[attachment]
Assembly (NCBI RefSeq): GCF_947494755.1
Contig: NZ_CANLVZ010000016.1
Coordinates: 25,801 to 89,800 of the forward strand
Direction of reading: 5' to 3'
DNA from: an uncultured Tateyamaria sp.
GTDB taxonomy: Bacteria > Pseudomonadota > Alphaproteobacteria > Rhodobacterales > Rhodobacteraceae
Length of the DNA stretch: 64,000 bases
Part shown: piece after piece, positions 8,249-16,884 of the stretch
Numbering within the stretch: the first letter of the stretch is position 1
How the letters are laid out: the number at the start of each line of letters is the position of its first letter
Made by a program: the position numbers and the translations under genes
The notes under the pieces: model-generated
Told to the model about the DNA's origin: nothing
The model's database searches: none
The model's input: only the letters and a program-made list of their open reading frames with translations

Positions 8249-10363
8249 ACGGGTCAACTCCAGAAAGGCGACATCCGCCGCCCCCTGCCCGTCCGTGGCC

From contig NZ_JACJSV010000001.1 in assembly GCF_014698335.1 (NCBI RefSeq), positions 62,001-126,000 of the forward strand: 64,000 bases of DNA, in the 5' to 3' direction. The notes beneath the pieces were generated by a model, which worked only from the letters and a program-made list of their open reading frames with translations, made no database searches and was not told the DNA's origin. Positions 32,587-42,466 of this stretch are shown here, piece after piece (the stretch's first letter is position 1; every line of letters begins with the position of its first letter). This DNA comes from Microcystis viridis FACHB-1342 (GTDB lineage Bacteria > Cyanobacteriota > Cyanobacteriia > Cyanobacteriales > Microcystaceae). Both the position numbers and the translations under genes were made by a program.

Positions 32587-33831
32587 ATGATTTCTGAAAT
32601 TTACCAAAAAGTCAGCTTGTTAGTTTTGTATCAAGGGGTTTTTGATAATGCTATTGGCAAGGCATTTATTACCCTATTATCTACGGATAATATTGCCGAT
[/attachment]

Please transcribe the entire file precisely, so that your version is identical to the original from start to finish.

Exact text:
Assembly (NCBI RefSeq): GCF_947494755.1
Contig: NZ_CANLVZ010000016.1
Coordinates: 25,801 to 89,800 of the forward strand
Direction of reading: 5' to 3'
DNA from: an uncultured Tateyamaria sp.
GTDB taxonomy: Bacteria > Pseudomonadota > Alphaproteobacteria > Rhodobacterales > Rhodobacteraceae
Length of the DNA stretch: 64,000 bases
Part shown: piece after piece, positions 8,249-16,884 of the stretch
Numbering within the stretch: the first letter of the stretch is position 1
How the letters are laid out: the number at the start of each line of letters is the position of its first letter
Made by a program: the position numbers and the translations under genes
The notes under the pieces: model-generated
Told to the model about the DNA's origin: nothing
The model's database searches: none
The model's input: only the letters and a program-made list of their open reading frames with translations

Positions 8249-10363
8249 ACGGGTCAACTCCAGAAAGGCGACATCCGCCGCCCCCTGCCCGTCCGTGGCC

From contig NZ_JACJSV010000001.1 in assembly GCF_014698335.1 (NCBI RefSeq), positions 62,001-126,000 of the forward strand: 64,000 bases of DNA, in the 5' to 3' direction. The notes beneath the pieces were generated by a model, which worked only from the letters and a program-made list of their open reading frames with translations, made no database searches and was not told the DNA's origin. Positions 32,587-42,466 of this stretch are shown here, piece after piece (the stretch's first letter is position 1; every line of letters begins with the position of its first letter). This DNA comes from Microcystis viridis FACHB-1342 (GTDB lineage Bacteria > Cyanobacteriota > Cyanobacteriia > Cyanobacteriales > Microcystaceae). Both the position numbers and the translations under genes were made by a program.

Positions 32587-33831
32587 ATGATTTCTGAAAT
32601 TTACCAAAAAGTCAGCTTGTTAGTTTTGTATCAAGGGGTTTTTGATAATGCTATTGGCAAGGCATTTATTACCCTATTATCTACGGATAATATTGCCGAT